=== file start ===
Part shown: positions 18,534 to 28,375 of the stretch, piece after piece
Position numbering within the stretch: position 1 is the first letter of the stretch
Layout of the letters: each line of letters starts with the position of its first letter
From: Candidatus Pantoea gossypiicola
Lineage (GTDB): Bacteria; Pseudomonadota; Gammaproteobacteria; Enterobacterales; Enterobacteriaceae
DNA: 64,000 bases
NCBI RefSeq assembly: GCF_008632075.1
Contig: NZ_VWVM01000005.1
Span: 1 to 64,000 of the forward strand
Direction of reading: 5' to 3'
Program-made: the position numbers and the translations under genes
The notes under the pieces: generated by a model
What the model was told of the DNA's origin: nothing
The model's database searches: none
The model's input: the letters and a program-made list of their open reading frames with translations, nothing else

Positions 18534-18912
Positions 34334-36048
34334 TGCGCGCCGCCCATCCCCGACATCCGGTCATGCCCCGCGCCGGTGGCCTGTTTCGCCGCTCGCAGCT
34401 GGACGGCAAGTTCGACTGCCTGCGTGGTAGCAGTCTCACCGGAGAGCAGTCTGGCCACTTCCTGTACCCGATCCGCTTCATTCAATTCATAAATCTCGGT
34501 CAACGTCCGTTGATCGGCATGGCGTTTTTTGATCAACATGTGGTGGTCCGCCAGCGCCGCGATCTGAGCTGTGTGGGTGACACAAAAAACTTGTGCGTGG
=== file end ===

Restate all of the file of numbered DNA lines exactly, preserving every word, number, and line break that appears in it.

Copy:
Part shown: positions 18,534 to 28,375 of the stretch, piece after piece
Position numbering within the stretch: position 1 is the first letter of the stretch
Layout of the letters: each line of letters starts with the position of its first letter
From: Candidatus Pantoea gossypiicola
Lineage (GTDB): Bacteria; Pseudomonadota; Gammaproteobacteria; Enterobacterales; Enterobacteriaceae
DNA: 64,000 bases
NCBI RefSeq assembly: GCF_008632075.1
Contig: NZ_VWVM01000005.1
Span: 1 to 64,000 of the forward strand
Direction of reading: 5' to 3'
Program-made: the position numbers and the translations under genes
The notes under the pieces: generated by a model
What the model was told of the DNA's origin: nothing
The model's database searches: none
The model's input: the letters and a program-made list of their open reading frames with translations, nothing else

Positions 18534-18912
Positions 34334-36048
34334 TGCGCGCCGCCCATCCCCGACATCCGGTCATGCCCCGCGCCGGTGGCCTGTTTCGCCGCTCGCAGCT
34401 GGACGGCAAGTTCGACTGCCTGCGTGGTAGCAGTCTCACCGGAGAGCAGTCTGGCCACTTCCTGTACCCGATCCGCTTCATTCAATTCATAAATCTCGGT
34501 CAACGTCCGTTGATCGGCATGGCGTTTTTTGATCAACATGTGGTGGTCCGCCAGCGCCGCGATCTGAGCTGTGTGGGTGACACAAAAAACTTGTGCGTGG